Thermal Effect on the Luminescence Properties of Quantum Dots


R. D. Dupuis Microelectronics Research Center, University of Texas at Austin

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Semiconductor quantum dots (QDs) are similar to atoms in having a very sharp density of states distribution. However, what makes QDs such unusual objects are that we can control their shape, size, and hence the detailed characteristics of their energy levels and the number of confined states. The controllable shape, size, spatial distribution, and density of states endow the QDs with many novel properties, which have promising applications in optoelectronic devices. For example, QD-based injection lasers are predicted to have improved performance characteristics, such as a lower threshold current density, higher characteristic temperature, and higher deferential gain in comparison with the conventional quantum well lasers. The intersubband absorption of QDs can be used to design QD-based photodetectors operated in the mid-infrared spectral region. As compared to quantum wells, the reduced electron–phonon scattering in QDs provides the photoexcited carriers to be swept away as photocurrent before relaxing to the ground state and therefore makes the QDs to be more efficient in detection. Moreover, unlike the quantum-well photodetectors, QD photodetectors are intrinsically sensitive to normal photon incidence due to the breaking of the polarization selection rule.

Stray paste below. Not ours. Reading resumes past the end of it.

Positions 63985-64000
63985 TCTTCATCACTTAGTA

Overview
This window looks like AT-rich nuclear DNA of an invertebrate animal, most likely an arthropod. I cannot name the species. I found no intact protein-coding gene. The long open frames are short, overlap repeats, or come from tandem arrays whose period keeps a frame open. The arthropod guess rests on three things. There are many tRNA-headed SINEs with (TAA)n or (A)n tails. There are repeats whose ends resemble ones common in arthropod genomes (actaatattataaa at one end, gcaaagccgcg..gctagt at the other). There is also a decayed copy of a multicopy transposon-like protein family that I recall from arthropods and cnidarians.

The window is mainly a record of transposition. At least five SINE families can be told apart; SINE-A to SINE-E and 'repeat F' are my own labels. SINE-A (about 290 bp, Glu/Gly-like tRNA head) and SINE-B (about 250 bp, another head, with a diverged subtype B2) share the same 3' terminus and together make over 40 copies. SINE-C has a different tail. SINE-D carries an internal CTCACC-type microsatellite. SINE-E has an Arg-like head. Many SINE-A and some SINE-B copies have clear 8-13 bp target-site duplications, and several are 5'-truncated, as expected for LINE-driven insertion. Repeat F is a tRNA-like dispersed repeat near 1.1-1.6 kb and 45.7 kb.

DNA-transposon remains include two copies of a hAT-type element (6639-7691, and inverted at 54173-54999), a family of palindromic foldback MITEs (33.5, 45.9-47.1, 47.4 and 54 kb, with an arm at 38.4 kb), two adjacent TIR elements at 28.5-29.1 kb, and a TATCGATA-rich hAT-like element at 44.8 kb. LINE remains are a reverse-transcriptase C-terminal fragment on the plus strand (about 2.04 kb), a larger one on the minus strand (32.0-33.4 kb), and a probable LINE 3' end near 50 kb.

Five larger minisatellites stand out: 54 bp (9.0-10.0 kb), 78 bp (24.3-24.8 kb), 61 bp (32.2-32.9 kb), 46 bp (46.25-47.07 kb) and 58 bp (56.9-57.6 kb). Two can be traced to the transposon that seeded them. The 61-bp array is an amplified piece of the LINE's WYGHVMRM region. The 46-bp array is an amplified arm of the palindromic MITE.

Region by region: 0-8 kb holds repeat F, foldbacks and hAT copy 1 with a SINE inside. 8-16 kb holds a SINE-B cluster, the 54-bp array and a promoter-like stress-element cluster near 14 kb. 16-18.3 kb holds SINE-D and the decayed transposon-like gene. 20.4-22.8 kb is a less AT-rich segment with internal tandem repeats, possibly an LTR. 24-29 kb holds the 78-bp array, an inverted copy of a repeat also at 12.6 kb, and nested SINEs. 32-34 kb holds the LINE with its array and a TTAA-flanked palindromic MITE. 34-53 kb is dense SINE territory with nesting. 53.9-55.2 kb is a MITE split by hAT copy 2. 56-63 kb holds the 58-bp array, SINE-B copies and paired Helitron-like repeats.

Because of these promising applications, the growth of semiconductor QDs has been extensively investigated in recent years. A major breakthrough in the fabrication of high-quality quantum dots is the growth of self-assembled quantum dots (SAQDs), typically formed by strained-layer epitaxy in systems having a large lattice-mismatch. The growth in such a system is usually through the Stranski–Krastanow (S–K) growth mode or by the Volmer–Weber (V–W) growth mode. For S–K growth, the growth is initially through a layer-by-layer mode, which results in a thin wetting layer; after the wetting layer exceeds a critical thickness, defect-free three-dimensional (3-D) islands nucleate coherently on top of the strained wetting layer. For V–W growth, 3-D islands nucleate directly on the substrate without the formation of wetting layer. In the past years, laser diodes and photodetectors based on SAQDs with improved operation have been demonstrated. However, many factors, which fundamentally limit the performance of these devices, are still not well understood. Thermal effects have a great influence on the population of carriers in the energy states of QDs, and thus, such effects strongly influence the device performance. In order to realize room-temperature operation of the QD-based devices, the influence of temperature on their emission and absorption properties must be well understood. In this article, we will review the impact of thermal effects on the optical properties of SAQDs. We first show how thermal excitation affects the optical properties of bulk semiconductors. We believe this knowledge for bulk semiconductors will be helpful for understanding the optical properties of QDs. After that, recent temperature-dependent emission studies of SAQDs are reviewed. In high-quality SAQDs, evidence of thermally excited carrier transfer between QDs is shown. An analytical model based on rate equations is used to interpret the emission properties. Finally, a conclusion and a brief future vision are given.